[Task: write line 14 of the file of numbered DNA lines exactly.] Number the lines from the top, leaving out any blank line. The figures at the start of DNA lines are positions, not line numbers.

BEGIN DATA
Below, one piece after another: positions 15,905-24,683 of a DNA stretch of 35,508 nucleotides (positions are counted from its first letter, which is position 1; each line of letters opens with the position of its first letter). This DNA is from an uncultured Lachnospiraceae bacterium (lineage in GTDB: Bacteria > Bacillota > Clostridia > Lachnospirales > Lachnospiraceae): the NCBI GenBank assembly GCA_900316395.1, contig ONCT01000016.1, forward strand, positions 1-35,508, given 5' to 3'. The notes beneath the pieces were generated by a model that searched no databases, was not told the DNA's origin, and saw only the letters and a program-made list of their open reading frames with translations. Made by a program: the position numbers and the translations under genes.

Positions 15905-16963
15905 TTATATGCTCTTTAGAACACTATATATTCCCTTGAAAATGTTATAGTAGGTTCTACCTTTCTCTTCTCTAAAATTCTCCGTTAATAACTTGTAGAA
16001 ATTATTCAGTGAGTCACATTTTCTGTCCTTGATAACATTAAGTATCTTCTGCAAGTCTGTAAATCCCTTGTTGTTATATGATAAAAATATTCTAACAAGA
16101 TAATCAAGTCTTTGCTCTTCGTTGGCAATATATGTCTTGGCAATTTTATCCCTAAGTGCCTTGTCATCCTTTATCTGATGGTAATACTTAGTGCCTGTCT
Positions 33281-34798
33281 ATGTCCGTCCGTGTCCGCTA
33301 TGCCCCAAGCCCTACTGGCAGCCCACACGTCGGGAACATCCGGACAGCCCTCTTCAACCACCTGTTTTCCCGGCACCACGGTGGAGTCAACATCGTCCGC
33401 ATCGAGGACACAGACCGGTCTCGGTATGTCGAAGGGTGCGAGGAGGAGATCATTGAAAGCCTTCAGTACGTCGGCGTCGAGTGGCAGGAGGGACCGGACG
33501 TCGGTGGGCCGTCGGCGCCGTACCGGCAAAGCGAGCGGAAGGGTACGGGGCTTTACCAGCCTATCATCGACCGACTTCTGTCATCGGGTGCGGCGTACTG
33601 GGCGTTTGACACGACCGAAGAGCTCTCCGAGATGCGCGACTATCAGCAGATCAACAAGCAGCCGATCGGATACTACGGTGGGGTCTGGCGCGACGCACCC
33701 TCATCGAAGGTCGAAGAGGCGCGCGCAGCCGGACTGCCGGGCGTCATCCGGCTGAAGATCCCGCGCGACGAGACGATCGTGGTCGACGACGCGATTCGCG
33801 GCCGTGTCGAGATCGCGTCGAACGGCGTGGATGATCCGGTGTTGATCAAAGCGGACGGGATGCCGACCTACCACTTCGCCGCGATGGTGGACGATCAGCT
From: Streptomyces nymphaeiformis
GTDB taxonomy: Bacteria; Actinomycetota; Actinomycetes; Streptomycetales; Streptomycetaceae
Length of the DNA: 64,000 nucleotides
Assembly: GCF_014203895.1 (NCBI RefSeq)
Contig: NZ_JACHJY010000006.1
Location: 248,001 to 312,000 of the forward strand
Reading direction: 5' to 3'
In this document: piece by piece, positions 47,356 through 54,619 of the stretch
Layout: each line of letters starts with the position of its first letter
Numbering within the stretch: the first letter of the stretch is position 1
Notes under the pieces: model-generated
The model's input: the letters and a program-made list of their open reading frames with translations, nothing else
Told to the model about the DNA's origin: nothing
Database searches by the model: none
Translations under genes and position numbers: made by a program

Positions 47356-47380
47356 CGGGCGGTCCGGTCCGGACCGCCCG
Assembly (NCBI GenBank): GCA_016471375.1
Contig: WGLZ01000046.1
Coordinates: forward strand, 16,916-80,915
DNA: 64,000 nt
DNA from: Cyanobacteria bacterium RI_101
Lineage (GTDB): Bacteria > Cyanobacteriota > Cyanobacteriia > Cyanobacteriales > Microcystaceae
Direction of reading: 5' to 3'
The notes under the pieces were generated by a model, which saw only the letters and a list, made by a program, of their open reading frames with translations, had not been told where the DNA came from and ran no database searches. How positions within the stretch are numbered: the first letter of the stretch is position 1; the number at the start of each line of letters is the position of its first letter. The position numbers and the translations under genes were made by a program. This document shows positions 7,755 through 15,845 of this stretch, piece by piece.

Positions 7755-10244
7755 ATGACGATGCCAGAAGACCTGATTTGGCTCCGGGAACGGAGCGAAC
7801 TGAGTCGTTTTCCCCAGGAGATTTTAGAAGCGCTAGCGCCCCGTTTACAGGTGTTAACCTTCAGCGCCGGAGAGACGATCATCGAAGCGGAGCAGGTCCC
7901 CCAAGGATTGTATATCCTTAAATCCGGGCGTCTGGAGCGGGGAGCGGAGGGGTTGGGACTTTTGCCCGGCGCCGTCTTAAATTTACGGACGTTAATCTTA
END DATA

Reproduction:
From: Streptomyces nymphaeiformis